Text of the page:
Using ultrasound to guide them, doctors insert a needle into the sac surrounding the baby and remove amniotic fluids for evaluation. For most women, discomfort is minimal.
Risks include miscarriage (1 in 300) and loss of amniotic fluid. Loss of fluid resolves itself in most cases but can cause complications such as infection, preterm delivery and possible pregnancy loss.
Other tests for genetic disorders
- Fetal echocardiography: Doctors use this test to evaluate a baby’s heart prior to birth. Like an ultrasound, the test uses sound waves.
- Percutaneous umbilical blood sampling (cordocentesis): In this test, a sample of the baby’s blood is taken from the umbilical cord. This can test to see if the baby has anemia or an infection, Down syndrome or other abnormal chromosomes. It can also be used to deliver blood transfusions or medications to the baby.
Why choose Rush for prenatal testing
- OB-GYNs and maternal-fetal medicine specialists offer all of these prenatal tests.
- The Fetal and Neonatal Medicine Program at Rush brings together multiple specialists to meet with expectant families who have concerns about their unborn baby’s health. They provide medical expertise as well as map out treatment plan for pregnant women and their babies. They also offer valuable second opinions so you can make the most informed decisions possible.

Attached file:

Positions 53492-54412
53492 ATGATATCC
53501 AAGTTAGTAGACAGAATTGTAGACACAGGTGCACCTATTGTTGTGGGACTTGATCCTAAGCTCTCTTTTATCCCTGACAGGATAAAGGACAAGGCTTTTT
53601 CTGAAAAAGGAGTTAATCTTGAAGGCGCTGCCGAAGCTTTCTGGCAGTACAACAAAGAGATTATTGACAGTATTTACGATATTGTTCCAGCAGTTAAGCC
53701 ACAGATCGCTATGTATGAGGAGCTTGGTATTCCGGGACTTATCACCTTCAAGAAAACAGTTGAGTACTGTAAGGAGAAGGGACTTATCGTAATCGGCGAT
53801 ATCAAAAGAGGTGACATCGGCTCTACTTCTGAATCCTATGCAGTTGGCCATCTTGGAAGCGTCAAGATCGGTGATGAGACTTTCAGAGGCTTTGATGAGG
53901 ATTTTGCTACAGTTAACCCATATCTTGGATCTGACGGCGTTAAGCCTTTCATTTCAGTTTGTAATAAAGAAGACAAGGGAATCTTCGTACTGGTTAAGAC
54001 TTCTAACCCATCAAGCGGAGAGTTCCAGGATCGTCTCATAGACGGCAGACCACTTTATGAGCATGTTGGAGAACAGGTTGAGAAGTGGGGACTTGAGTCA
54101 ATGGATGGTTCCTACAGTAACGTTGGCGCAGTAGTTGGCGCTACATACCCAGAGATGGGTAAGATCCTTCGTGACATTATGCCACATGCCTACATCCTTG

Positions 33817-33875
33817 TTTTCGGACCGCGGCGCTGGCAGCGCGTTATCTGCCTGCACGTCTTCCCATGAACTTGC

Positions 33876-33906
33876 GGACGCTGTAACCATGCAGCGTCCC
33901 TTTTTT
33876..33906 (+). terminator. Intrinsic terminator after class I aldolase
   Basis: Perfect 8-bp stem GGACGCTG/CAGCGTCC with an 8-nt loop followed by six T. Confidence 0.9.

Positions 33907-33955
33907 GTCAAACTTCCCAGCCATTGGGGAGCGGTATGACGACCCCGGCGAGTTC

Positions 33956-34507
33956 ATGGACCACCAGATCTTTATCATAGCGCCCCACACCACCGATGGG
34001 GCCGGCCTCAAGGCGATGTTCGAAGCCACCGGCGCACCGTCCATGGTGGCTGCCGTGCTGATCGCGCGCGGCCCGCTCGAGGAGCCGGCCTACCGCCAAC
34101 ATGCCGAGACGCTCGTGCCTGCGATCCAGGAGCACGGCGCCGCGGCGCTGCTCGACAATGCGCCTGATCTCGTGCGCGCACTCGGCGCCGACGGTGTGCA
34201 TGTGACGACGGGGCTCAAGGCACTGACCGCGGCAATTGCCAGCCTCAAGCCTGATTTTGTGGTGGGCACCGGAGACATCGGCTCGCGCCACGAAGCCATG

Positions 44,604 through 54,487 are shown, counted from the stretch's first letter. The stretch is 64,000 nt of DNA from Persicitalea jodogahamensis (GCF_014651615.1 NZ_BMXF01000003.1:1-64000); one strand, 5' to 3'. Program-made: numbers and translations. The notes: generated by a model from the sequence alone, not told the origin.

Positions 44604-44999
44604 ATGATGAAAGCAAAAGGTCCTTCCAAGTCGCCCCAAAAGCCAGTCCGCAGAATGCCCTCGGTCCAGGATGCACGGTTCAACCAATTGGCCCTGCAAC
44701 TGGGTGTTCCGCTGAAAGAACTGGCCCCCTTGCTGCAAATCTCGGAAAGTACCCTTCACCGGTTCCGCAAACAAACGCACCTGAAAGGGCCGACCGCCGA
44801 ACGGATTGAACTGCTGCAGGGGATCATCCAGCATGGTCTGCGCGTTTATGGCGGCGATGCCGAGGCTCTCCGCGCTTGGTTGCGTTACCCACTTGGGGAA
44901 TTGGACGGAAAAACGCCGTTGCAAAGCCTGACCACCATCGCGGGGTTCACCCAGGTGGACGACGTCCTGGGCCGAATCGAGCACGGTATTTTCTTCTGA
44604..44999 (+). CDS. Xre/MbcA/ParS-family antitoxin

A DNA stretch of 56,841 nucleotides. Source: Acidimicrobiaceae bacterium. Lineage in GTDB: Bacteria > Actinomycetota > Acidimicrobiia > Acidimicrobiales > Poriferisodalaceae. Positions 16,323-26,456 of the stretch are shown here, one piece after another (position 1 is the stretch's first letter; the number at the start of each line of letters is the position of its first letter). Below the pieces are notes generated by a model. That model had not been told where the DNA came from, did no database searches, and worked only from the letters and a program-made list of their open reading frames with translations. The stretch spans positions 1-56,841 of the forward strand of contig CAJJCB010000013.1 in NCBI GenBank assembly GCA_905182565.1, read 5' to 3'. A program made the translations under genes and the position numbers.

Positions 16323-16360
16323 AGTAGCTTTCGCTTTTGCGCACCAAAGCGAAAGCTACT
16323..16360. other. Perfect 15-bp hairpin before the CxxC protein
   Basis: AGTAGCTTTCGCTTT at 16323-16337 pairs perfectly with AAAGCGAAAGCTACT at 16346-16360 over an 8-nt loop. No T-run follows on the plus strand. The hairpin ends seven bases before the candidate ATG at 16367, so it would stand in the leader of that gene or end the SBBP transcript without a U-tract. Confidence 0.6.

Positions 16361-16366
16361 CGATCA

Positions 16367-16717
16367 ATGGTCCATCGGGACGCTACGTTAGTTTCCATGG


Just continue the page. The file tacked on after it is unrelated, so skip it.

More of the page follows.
- At Rush, you will find genetic specialists who can identify your risks of passing on genetic conditions to your children. They offer counseling to families before and during pregnancy.
- Maternal-fetal medicine doctors at Rush specialize in caring for women with gestational diabetes, anemia and other condition. These doctors are fellowship trained in treating women facing high-risk pregnancies.
- The new Rush Family Birth Center was designed to address the unique needs of women facing high-risk pregnancies and their babies. It has dedicated rooms for high-risk pregnant women who are awaiting delivery of their babies.
- Part of the Rush Family Birth Center, the level III neonatal intensive care unit (NICU) is strategically located next to labor and delivery. This proximity helps at-risk babies get the care they need immediately after delivery.